Black Rebel Motorcycle Club interview

The interview was originally published on MTVIggy.com (which was sadly shut down and removed by MTV completely in November).

In the middle of our interview with 2/3 of Black Rebel Motorcycle Club at the backstage of Danish Tinderbox festival an inevitable question comes up: what does ‘rock’ even stand for in 2015? “I think there’s a difference between rock, rock’n’roll and a rockstar”, says vocalist and guitarist Peter Hayes of the San Francisco-born band, dressed in all black and sitting next to the drummer Leah Shapiro, “If we’re talking rock’n’roll, it’s important to have the roll with it, they have to go together. Rock is completely different from rock’n’roll. Neither of those really go anywhere. It just seems like you have to go deeper and deeper underground, to smaller clubs, to find it all. And that’s okay”.

One thing for sure: this trio has rock in its blood. Since its foundation in 1998, BRMC enjoyed all the pros and cons of the rock lifestyle: critically-acclaimed records, backstage fights, line-up changes, rehabs and label struggles. We’re talking about the band who had earned the nickname ‘the band that broke the floor’ after almost collapsing the Leeds Town Hall during its concert in 2003. How many rockers can say the same about themselves? All of this makes it quite hard to believe the musicians still leads a pretty normal life. But they do. “It’d be a fucking nightmare!” Shapiro exclaims when asked what her life would be like if she was followed around by the paparazzi. “It seems like sometimes it’s a little bit of a choice whether you want to hold yourself that way”, says Hayes regarding the ‘celebrity’ rockers, “Because there are people who think that have that, but they don’t. And they don’t know they don’t, because they’ve decided to kind of act like they do, so people around them shelter them from the truth. I don’t fuck around with that shit”.

The shit these guys (and a girl) want to fuck with is solely music. Even though it’s been awhile since we’ve got a new BRMC record: Specter At The Feast came out more than 2 years ago, although the fans were treated to the Live in Paris DVD/CD this June. They haven’t started recording the new album yet, but they’ve already started worrying about it. “Right now the thought of having to start the process of writing the new album and thinking about what I wanna do and where we want to take it as a band is the biggest challenge”, says Shapiro, “There are so many directions you can take. And figuring it all out can be a bit daunting”. Hayes listens to her, thinks for a bit and then adds: “Challenge comes down to just making a decision. You can get stuck in wanting to do something different so badly that you do nothing. And so you gotta forgive yourself even when you feel you’re being repetitive ‘cause you have to get it out”.

Can American politics still bring a much-needed doze of inspiration? Back in the day BRMC were known for their political-minded numbers such as 2003’s US Government, while their better-known song Beat The Devil’s Tattoo found its place on the God Bless America movie soundtrack, 2011’s blackest comedy about the excesses of American pop culture. “It’s never about resent. Never!” Hayes stresses when asked about his attitude towards the pop culture, “We’re not judging anything or anyone. We question it. We question its use and purpose. As much as they gonna question mine. But I’m useless to them. Who the fuck am I?”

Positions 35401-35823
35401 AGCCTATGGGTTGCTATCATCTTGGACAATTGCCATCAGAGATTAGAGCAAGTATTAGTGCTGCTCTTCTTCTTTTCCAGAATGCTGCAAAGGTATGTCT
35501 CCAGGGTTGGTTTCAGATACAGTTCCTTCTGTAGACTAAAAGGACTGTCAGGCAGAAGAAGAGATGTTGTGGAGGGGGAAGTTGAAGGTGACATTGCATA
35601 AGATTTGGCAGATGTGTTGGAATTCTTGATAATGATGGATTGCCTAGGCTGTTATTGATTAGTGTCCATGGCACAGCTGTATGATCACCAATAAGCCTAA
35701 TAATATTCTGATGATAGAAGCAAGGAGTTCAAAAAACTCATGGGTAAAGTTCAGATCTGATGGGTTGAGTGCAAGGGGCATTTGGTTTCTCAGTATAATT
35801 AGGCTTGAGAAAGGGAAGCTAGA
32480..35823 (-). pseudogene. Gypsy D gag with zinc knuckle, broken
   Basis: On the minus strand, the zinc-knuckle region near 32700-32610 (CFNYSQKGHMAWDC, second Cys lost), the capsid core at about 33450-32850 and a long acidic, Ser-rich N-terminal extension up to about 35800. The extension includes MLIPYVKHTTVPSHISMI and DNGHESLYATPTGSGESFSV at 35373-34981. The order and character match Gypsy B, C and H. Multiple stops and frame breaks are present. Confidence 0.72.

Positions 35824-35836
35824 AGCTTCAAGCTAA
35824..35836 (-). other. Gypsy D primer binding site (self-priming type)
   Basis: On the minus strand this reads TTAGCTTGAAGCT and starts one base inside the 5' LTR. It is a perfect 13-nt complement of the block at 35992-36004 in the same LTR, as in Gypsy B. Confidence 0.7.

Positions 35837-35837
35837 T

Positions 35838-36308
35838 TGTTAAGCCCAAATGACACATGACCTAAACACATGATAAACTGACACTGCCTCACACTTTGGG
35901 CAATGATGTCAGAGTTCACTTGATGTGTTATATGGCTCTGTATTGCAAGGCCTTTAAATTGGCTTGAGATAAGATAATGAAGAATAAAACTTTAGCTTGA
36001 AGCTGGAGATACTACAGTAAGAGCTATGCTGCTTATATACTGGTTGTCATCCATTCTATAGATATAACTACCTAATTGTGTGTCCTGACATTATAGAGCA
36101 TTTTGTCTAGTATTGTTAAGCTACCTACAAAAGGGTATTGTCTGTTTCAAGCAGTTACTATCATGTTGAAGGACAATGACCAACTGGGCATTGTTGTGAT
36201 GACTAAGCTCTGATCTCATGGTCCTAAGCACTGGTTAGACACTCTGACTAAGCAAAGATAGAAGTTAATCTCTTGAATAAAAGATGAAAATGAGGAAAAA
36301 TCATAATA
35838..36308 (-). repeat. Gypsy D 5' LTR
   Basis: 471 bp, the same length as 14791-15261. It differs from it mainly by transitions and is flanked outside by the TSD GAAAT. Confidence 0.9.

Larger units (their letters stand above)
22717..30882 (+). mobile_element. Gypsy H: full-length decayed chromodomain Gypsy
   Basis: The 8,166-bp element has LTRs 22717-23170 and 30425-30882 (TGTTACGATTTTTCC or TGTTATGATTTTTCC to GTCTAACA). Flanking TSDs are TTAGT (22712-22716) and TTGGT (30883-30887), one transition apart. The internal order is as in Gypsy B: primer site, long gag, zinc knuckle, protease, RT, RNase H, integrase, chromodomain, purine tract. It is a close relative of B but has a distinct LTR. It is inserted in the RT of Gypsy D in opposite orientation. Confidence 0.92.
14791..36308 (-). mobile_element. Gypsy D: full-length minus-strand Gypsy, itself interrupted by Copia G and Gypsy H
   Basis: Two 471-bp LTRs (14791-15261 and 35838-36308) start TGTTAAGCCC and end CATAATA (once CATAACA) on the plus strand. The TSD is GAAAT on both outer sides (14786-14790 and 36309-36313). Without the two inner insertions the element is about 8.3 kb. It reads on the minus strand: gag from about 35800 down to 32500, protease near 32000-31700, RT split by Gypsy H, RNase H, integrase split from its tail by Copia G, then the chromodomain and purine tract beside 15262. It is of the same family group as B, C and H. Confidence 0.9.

Back in 2008 the band’s career took a drastic turn, when BRMC announced they will be releasing an all-instrumental album The Effects of 333 independently on their own label Abstract Dragon. Is another instrumental record in the cards? “Not for the main album but I would really like to do an instrumental record actually”, says Shapiro, who joined the band after The Effects of 333 release. As for the independence, the band is not going to give it away for sure: they plan to continue releasing everything by themselves. “With help”, Hayes corrects, “It’s a partnership. We’re not business-fucking-people. We don’t have names and numbers. And those names and numbers change every month. We’re pretty awful with that kind of shit. So it’s nice to have people helping you”.

“No one’s gonna give as much of a shit about your music as you”, Shapiro agrees, “It is like running a business which is not much fun, but the more you can take on yourself the better off you’ll be”. So the fun part is still hours and hours of jamming. When asked if they still get the chance to get together for a good ‘ol jamming session, Shapiro smiles: “All the time! That’s a very good way to move past the place where you can get stuck”. Hayes gives us one final rock lesson: “That’s how the records are made. A lot of people may not know it, but every song that’s been condensed down to 3-4-5-minutes started out as jam about 2 to 3 hours”. And if you need any more proof we’re dealing with real rockers here, here’s a fun fact: by the time we were finished there was a little spider trying to escape the glorious web of Hayes’ hair.

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Posted on by Mikey Moscow in Interviews, Music

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